Treating Alcohol Abuse Disorders
Most people consider drinking alcohol as a way to step away from the stresses of daily life. There are those, however, who cannot control their overreliance on alcohol, engaging in an addiction that requires therapy. For such individuals, drinking habits not only become risky for themselves but also exposes those close to them at risk. In this article, we highlight the components of alcoholism and how to get help from professionals.
Alcohol Abuse | When Does Drinking Become a Problem
A person can be said to abuse alcohol when he or she continues to drink in disregard of repeated interpersonal, social, emotional, psychological, health, and legal problems. For many adults in the United States, moderate drinking is probably okay. However, there is data that shows that more than eighteen million Americans struggle with alcohol abuse disorder. This essentially implies that they drink alcohol in a way that turns out to be distressing and injurious. Alcohol abuse disorder can range from a mild addiction to severe, depending on the specific symptoms shown. It is the severe form of alcohol abuse that is referred to as alcoholism.
Signs that you may be struggling with an alcohol abuse disorder include:
- The regular strong urge to drink;
- Loss of control over your drinking habits once you get started;
- A negative emotional state.
In truth, most people can recall one time when they gave in and drank more than they should have. This is not just taking one or two drinks, but consuming enough alcohol to limit their bodily functioning and memory while limiting useful brain functions. It is a cause for worry when such instances become regular. Please note, however, that one can be said to have a drinking problem even when taking alcoholic drinks in smaller quantities but on a daily basis.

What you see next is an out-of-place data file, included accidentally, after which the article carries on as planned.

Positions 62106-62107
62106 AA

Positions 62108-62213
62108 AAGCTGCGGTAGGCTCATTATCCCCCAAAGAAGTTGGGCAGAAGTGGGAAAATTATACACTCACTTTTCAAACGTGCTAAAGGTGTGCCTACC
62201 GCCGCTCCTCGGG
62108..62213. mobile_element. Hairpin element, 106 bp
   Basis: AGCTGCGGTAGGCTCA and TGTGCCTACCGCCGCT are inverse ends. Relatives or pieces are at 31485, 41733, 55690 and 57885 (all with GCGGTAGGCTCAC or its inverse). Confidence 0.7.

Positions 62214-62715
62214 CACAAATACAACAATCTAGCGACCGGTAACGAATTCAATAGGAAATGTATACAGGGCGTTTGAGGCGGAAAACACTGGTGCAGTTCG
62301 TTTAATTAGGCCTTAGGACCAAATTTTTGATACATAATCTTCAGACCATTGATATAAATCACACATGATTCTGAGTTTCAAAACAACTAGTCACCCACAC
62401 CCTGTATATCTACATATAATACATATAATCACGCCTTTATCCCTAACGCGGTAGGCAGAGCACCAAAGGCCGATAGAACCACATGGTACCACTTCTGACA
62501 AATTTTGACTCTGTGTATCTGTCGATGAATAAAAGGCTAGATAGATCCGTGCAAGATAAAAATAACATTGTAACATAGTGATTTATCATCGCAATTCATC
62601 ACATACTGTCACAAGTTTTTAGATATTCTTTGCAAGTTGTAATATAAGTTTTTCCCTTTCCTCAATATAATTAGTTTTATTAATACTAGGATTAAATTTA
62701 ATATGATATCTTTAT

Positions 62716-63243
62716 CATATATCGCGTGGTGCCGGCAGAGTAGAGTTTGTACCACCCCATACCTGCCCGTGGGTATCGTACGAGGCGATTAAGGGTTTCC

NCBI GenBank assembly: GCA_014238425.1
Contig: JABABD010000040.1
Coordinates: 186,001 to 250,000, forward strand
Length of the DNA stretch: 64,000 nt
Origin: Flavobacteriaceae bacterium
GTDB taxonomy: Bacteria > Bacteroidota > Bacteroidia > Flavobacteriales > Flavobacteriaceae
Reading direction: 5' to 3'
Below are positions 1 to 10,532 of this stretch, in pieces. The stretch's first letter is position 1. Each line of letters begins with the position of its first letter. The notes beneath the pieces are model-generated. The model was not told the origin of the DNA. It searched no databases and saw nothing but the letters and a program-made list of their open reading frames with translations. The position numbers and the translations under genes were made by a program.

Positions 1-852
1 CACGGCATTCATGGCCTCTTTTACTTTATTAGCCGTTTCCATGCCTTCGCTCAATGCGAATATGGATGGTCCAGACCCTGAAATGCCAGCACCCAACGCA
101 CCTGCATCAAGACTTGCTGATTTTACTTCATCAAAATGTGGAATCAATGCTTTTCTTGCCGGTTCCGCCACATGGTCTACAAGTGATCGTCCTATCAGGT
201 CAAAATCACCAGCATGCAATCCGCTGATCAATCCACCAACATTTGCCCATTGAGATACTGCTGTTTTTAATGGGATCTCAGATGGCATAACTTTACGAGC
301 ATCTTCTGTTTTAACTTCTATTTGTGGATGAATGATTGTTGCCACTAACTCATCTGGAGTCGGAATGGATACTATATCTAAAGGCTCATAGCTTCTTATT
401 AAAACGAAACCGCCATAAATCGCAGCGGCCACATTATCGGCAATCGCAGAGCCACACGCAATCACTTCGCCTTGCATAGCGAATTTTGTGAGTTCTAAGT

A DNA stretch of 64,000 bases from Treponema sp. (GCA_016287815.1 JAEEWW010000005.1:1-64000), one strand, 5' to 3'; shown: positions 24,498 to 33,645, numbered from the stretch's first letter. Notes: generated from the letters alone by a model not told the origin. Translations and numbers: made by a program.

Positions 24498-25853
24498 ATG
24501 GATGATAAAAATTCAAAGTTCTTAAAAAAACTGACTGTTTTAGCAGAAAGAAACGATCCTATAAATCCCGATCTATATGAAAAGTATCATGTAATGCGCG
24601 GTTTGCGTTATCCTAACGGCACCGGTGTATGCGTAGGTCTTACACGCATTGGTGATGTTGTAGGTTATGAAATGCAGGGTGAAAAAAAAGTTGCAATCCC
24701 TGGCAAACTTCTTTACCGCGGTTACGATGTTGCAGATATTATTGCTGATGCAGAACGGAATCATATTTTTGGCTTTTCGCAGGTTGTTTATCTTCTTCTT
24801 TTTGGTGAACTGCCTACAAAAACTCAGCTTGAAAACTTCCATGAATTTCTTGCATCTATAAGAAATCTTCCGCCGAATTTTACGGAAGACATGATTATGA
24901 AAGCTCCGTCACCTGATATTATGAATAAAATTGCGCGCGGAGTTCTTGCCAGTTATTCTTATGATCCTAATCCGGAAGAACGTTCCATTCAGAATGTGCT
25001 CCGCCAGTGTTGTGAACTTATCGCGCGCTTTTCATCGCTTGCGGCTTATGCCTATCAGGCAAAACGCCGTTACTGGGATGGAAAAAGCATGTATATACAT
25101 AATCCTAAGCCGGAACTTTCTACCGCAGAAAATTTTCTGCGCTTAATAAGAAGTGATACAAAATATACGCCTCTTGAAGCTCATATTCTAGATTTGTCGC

Differentiating Between Alcohol Abuse and Dependence
It is important to remember that differences exist between alcohol abuse and alcohol dependence. The term alcohol abuse is used to imply the use of alcohol in ways that end up being destructive or harmful. This could be the case of someone using alcohol and ends up neglecting his or her professional, personal, or academic duties. Abuse of alcohol can also happen when someone uses drinking as a way of coping with emotional or psychological challenges and to mask issues. When we use alcohol in ways that are physically dangerous, such as drinking when under medication or driving when intoxicated, we are abusing alcohol. Another instance of abuse is when one drinks even when he or she is defying legal ramifications or when there is a possibility of damage to relationships.
Remember, alcohol abuse does not always mean physical dependence, and this could mean that abuse is distinct from dependence. Dependence means giving in to a compulsive urge, even when the apparent negative consequences are overwhelming. Also referred to as alcoholism, dependency on alcohol means that one lacks control over drinking and has lost all ability to care for the nature of alcoholic drinks they take and the implications of their abusive behavior. Alcoholic dependency often leads to hallucinations, violence, damaged relationships, poor academic performance, loss of jobs, irritability, and withdrawal symptoms when the person no longer has access to alcohol. Abuse and dependence are both examples of problems that come with alcohol consumption, even at moderate levels.